Marine Monifa Sterling Court-Martialed for Putting Bible Verse on Her Computer at Work

Lance Corporal Monifa Sterling (pictured above) was convicted last year at a court martial after not following orders to take down the passage from the Old Testament displayed on her desk while stationed at Camp Lejeune in North Carolina
Lance Corporal Monifa Sterling (pictured above) was convicted last year at a court martial after not following orders to take down the passage from the Old Testament displayed on her desk while stationed at Camp Lejeune in North Carolina

Liberty Institute and volunteer attorney Paul Clement asked the Court of Appeals for the Armed Forces (CAAF)—the highest military court whose cases are subject to review by the Supreme Court of the United States—to review the case of Lance Corporal (LCpl) Monifa Sterling, USMC. LCpl Sterling was convicted at a court-martial for putting a Bible verse on her computer when she was stationed at Camp Lejune, North Carolina.

After being criminally prosecuted by the United States Government, LCpl Sterling initially represented herself, then appealed her case to the Navy-Marine Corps Court of Criminal Appeals. She again cited her First Amendment rights to religious expression, as well as her protection under the Religious Freedom Restoration Act (RFRA). RFRA is a vital law that has been used in court to protect religious liberty in various contexts.

But in this case, both the trial and the appellate court said RFRA did not apply because displaying a Bible verse does not constitute religious exercise. Sterling and her attorneys take issue with this opinion.

“If the government can order a Marine not to display a Bible verse, they could try and order her not to get a religious tattoo, or go to church on Sunday,” says Liberty Institute Director of Military Affairs and Senior Counsel Mike Berry. “Restricting a Marine’s free exercise of religion is blatantly unconstitutional.”

Liberty Institute, along with volunteer attorney Paul Clement—a partner at Bancroft PLLC who has argued over 75 cases in the U.S. Supreme Court, including the recent Hobby Lobby victory—is now asking the court to rule that the appellate court should have applied RFRA in LCpl Sterling’s case, protecting her right to post Bible verses as a form of religious exercise.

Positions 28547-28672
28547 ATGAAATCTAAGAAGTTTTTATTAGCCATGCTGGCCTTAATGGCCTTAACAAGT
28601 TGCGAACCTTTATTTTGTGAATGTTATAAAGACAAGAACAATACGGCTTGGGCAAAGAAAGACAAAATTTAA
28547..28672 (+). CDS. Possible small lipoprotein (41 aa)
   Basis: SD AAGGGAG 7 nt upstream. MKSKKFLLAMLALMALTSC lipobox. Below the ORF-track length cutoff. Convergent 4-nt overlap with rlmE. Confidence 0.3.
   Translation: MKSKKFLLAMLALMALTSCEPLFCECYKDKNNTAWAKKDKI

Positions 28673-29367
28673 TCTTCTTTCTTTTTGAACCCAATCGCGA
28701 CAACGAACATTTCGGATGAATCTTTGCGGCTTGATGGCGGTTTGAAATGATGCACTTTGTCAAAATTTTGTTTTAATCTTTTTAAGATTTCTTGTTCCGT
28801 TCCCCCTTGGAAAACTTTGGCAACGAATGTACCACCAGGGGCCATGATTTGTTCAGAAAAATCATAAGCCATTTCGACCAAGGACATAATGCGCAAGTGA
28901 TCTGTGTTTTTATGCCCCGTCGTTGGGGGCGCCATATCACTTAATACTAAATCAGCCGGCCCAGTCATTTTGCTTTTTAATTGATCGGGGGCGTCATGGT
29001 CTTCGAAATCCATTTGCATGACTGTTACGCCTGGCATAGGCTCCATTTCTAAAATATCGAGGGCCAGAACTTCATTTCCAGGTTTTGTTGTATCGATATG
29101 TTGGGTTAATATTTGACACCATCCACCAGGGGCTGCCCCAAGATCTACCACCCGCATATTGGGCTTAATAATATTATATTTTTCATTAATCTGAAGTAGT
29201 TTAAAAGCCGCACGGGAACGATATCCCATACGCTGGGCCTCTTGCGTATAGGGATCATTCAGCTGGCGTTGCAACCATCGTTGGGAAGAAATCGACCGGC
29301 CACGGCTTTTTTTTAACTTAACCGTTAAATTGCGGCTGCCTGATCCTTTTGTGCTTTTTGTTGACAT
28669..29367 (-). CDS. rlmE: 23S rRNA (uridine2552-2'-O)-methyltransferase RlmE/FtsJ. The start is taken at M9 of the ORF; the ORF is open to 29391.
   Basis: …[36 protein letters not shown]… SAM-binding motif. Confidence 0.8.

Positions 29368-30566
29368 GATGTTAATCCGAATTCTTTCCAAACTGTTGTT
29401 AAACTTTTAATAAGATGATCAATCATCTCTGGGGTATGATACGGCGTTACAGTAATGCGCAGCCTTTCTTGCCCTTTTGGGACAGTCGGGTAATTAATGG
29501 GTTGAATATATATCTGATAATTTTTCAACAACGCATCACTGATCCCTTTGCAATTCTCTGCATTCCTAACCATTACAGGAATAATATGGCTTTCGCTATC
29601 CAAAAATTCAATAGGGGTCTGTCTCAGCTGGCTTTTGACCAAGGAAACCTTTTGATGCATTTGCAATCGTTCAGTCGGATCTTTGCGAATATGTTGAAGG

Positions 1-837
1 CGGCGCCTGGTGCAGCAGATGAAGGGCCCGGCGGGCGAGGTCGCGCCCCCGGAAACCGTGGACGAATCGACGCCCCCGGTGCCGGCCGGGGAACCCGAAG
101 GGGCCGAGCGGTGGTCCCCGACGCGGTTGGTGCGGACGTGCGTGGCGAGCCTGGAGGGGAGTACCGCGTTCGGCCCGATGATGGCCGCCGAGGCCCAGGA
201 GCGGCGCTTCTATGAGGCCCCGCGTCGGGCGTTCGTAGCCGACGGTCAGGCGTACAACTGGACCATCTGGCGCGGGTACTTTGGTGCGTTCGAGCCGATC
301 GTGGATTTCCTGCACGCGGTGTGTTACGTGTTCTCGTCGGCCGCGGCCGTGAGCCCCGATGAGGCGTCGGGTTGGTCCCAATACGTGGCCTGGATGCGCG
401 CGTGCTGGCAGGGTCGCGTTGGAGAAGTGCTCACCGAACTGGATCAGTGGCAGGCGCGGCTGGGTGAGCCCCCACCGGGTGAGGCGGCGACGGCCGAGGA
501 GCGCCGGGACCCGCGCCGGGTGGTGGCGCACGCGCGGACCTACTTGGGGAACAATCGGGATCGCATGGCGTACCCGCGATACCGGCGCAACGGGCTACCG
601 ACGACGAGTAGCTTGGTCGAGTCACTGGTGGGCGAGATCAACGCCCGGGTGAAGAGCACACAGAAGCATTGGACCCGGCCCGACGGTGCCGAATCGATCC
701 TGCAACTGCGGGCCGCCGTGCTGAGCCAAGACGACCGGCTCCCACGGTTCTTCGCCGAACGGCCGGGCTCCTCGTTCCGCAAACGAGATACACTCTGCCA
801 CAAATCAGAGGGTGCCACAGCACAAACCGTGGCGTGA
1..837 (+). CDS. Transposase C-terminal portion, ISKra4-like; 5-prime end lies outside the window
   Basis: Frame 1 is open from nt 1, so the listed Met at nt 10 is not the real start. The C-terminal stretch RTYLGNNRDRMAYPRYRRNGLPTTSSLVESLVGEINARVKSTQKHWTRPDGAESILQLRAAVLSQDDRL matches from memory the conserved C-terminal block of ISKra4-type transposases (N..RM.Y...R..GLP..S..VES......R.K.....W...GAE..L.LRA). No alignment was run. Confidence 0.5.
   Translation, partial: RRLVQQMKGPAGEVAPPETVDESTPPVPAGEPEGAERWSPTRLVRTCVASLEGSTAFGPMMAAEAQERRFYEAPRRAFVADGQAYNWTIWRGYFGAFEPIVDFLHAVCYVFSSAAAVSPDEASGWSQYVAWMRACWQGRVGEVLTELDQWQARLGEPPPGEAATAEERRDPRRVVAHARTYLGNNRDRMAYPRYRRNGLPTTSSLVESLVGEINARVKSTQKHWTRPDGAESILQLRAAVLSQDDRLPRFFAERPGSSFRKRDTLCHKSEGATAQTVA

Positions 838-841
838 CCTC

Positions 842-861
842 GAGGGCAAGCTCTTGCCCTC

A decision that RFRA should have been applied would set a major precedent that could be used to protect others in the military who desire to express their faith while serving their country.

NON-RELIGIOUS SPEECH IS OKAY … BUT RELIGIOUS IS NOT?

While stationed at Camp Lejune, LCpl Sterling, a devout Christian of Haitian descent, noticed that other service members had placed various personal items in their work spaces at the military base. So she decided to express herself as well in her workspace by displaying one of her favorite Bible verses.

LCpl Sterling printed out the words of Isaiah 54:17: “No weapon formed against you shall prosper.” But after taping it in three different places in her workspace, LCpl Sterling’s supervisor—who also happened to be her former drill instructor—ordered her to remove the Bible verse, cursing at her in the process. When LCpl Sterling asked why, her supervisor said, “I don’t like the tone.” The service member explained it was her First Amendment right to display the Bible verse and declined to take them down. Moreover, no other person in the unit ever complained about the verse.

The next day, LCpl Sterling discovered that her supervisor tore down the Bible verse and threw it in the trash. Adding injury to insult, the U.S. Government charged LCpl Sterling with the crime of failing to obey a direct order because she did not remove the Bible verse.

“If a service member has a right to display a secular poster, put an atheist bumper sticker on their car, or get a Star of David tattoo,” explains Berry, “then Lance Corporal Sterling has the right to display a small Bible verse on her computer monitor.”

Click here to read more.

SOURCE: Liberty Institute

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